Artist Nancy Baker Cahill installs image of exploding uterus over Supreme Court building
The augmented reality installation ‘State Property’ can also be seen over the capitol buildings of states with the most extremist abortion laws.
In her latest work, interdisciplinary artist Nancy Baker Cahill challenges extremist anti-abortion laws and those states with the most restrictive abortion bans.
The image of a uterus exploding atop of the U.S. Supreme Court, as well as over four state capitol buildings and a federal courthouse in Texas, Baker Cahill explained, symbolizes the “cruel externalities of these new laws and the degradation of democracy across multiple states.”
Her piece, titled “State Property,” is a sculpture of a fracturing uterus in crimson neon, created in an augmented reality.
It is geolocated and site-activated, meaning that in order for a person to see it, they must download a free app founded by Baker Cahill and developed by Drive Studios and Shaking Earth Digital called the 4th Wall. Users must be a half-mile or closer to one of the sites and let the app use geolocation, or GPS, to display the image on their phones. They can then take videos or photos of the image of the uterus as it explodes and it will appear as if it is happening in real life.
Baker Cahill told the American Independent Foundation:
If this particular piece articulates for someone, regardless of what their position is … a visceral understanding of what it is to have one of your organs … disembodied and essentially isolated as a site of public intervention and public criminalization … that, I hope, is what is expressed in this piece: that wombs have been identified and disembodied as sites of public, state, and in some cases federal intervention, that it doesn’t somehow belong to you. It belongs to the state. That’s why it’s called “State Property.”
Baker Cahill’s latest work stems from a geolocated drawing in augmented reality titled “Unprotected” that she had installed over the Supreme Court building in 2018 during the confirmation hearings for Brett Kavanaugh to the court and the testimony of Dr. Christine Blasey Ford before the Senate Judiciary Committee, in which she accused Kavanaugh of having sexually assaulted her.
“I thought, here I have this drawing that’s very visceral, and it’s very much sort of an abstraction of a body that’s been split, somewhat bound. And I added the word ‘unprotected’ to it because all of those narratives were emerging around sexual assault and sexual violence and the ways in which people were unprotected by not just culture, but by the law,” Baker Cahill said.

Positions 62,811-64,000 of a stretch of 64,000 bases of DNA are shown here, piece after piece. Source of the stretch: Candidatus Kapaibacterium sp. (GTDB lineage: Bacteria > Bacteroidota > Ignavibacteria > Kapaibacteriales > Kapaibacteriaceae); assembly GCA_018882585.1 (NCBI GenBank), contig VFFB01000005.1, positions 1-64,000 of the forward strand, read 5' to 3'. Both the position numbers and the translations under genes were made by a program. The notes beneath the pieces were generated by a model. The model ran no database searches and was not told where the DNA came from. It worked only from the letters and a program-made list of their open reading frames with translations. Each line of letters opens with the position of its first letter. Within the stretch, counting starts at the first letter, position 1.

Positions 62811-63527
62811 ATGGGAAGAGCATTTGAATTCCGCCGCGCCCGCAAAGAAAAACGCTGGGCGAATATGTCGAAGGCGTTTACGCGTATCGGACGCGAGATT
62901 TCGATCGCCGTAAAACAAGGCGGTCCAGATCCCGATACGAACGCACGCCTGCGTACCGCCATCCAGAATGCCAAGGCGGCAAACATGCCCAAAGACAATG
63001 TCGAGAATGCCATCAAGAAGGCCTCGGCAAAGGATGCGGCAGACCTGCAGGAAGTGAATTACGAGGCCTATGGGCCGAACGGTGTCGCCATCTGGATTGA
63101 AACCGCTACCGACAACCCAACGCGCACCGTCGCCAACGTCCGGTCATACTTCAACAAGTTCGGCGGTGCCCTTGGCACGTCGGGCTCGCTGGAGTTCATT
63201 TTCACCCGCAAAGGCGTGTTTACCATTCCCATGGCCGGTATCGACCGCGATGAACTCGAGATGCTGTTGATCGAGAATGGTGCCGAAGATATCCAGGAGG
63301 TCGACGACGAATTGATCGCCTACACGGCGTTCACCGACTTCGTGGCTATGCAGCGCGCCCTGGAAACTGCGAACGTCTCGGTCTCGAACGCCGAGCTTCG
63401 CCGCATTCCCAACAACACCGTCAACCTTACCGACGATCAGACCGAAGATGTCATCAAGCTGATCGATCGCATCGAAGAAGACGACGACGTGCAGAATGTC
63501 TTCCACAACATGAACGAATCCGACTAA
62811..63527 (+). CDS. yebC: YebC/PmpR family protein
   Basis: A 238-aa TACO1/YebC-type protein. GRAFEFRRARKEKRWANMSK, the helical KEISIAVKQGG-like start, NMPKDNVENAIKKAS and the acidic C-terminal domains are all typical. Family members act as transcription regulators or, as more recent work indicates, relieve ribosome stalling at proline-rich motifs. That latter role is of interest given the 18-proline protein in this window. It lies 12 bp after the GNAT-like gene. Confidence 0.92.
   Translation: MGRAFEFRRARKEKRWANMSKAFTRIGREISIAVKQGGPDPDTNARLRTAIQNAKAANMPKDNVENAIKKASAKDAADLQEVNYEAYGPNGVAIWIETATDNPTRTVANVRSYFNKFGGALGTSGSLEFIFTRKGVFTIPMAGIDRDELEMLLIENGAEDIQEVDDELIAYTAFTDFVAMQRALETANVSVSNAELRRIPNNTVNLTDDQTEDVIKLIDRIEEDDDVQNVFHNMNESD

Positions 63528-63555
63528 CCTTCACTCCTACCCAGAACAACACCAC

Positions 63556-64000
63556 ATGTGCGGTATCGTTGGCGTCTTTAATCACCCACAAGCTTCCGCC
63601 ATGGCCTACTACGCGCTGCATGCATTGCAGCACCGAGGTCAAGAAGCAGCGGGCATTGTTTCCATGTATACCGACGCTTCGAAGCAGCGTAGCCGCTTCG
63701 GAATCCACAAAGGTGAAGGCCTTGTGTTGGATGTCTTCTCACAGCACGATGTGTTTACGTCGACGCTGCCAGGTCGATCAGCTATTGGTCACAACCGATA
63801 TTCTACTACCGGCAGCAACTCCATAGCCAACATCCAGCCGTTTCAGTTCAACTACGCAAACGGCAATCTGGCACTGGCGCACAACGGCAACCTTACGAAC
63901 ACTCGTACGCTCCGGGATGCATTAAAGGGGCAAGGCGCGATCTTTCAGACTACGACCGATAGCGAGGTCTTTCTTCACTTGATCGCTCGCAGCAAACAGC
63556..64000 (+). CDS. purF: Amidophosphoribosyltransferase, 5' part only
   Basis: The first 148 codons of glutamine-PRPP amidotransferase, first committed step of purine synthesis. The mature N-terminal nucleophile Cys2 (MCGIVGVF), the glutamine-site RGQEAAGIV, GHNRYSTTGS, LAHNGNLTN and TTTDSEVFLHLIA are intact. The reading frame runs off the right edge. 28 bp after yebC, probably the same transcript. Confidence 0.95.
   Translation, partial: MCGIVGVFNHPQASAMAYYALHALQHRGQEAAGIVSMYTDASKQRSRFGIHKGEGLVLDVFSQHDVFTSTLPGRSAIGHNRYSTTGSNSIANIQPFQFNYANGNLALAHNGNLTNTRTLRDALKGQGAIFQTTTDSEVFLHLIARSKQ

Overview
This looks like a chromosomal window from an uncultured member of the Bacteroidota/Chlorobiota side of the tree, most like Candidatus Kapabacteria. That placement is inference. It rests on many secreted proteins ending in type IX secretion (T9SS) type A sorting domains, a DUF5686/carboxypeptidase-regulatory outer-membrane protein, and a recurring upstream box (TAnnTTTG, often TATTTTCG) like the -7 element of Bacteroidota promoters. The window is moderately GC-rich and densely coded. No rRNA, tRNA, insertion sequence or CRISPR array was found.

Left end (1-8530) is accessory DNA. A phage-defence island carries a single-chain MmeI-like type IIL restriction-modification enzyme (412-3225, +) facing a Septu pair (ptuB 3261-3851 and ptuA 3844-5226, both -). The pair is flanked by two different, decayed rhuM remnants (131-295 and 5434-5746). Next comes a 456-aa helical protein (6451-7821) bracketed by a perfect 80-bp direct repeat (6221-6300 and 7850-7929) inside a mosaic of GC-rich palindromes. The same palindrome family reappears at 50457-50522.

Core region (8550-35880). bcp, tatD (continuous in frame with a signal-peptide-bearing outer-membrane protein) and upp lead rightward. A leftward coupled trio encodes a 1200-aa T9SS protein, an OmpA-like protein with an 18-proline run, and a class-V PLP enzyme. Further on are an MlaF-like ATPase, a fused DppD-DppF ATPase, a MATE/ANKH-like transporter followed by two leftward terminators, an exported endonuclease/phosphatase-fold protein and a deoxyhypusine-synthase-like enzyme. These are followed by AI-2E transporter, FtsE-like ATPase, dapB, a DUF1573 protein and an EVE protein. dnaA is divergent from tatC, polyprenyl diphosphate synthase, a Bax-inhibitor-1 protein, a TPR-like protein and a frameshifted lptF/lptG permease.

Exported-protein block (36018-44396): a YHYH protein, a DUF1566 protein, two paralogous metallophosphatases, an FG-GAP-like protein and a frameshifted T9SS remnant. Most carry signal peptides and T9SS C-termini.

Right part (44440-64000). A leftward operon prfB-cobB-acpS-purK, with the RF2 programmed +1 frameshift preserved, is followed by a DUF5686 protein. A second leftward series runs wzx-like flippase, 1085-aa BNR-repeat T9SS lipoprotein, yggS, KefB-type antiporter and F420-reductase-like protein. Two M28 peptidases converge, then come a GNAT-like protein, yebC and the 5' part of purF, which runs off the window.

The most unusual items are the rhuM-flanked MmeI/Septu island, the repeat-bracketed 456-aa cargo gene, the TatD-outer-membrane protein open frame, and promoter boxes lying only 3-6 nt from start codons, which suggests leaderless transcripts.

Baker Cahill initially posted “State Property” on her Instagram account in mid-April with text that read, “Today we installed ‘State Property’ over the US Supreme Court Building in Washington D.C. to protest the emergent brutality leveled at over half of the population after this disgraced court overturned Roe v Wade.”
Baker Cahill said that creating the image as an animation was intentional: “After Dobbs, and after particularly the Kacsmaryk ruling, I thought, you know, it’s one thing for it to be a static object and symbol, it’s entirely another to have it animated, and to be able to use it as an intervention in these different sites where it would have added resonance. And that’s been a part of my practice from the beginning.”
Since the work can only be seen by downloading Baker Cahill’s app and physically being in front of the Supreme Court or one of the statehouses where she’s placed it, it’s questionable how many people will actually view the work. She explained that that too is intentional.
“I do think that’s somewhat the beauty of this particular experience. It’s an opt-in experience. But I also feel that that’s the subversive potential of AR, the fact that it’s both invisible and visible, that it occupies this kind of uncontained and uncontainable space here, cultural thoughtspace, feels very important to me. … The medium itself allows artists to be nimble and kind of guerrilla in their tactics,” Baker Cahill said.
“State Property” can currently be seen over statehouses in Boise, Idaho; Lincoln, Nebraska; Raleigh, North Carolina; and Atlanta, Georgia; and the federal courthouse in Austin, Texas. Baker Cahill plans to install more pieces over the next few weeks in Florida, Tennessee, and Missouri. She says the work will remain available on the app indefinitely.
Published with permission of The American Independent Foundation.
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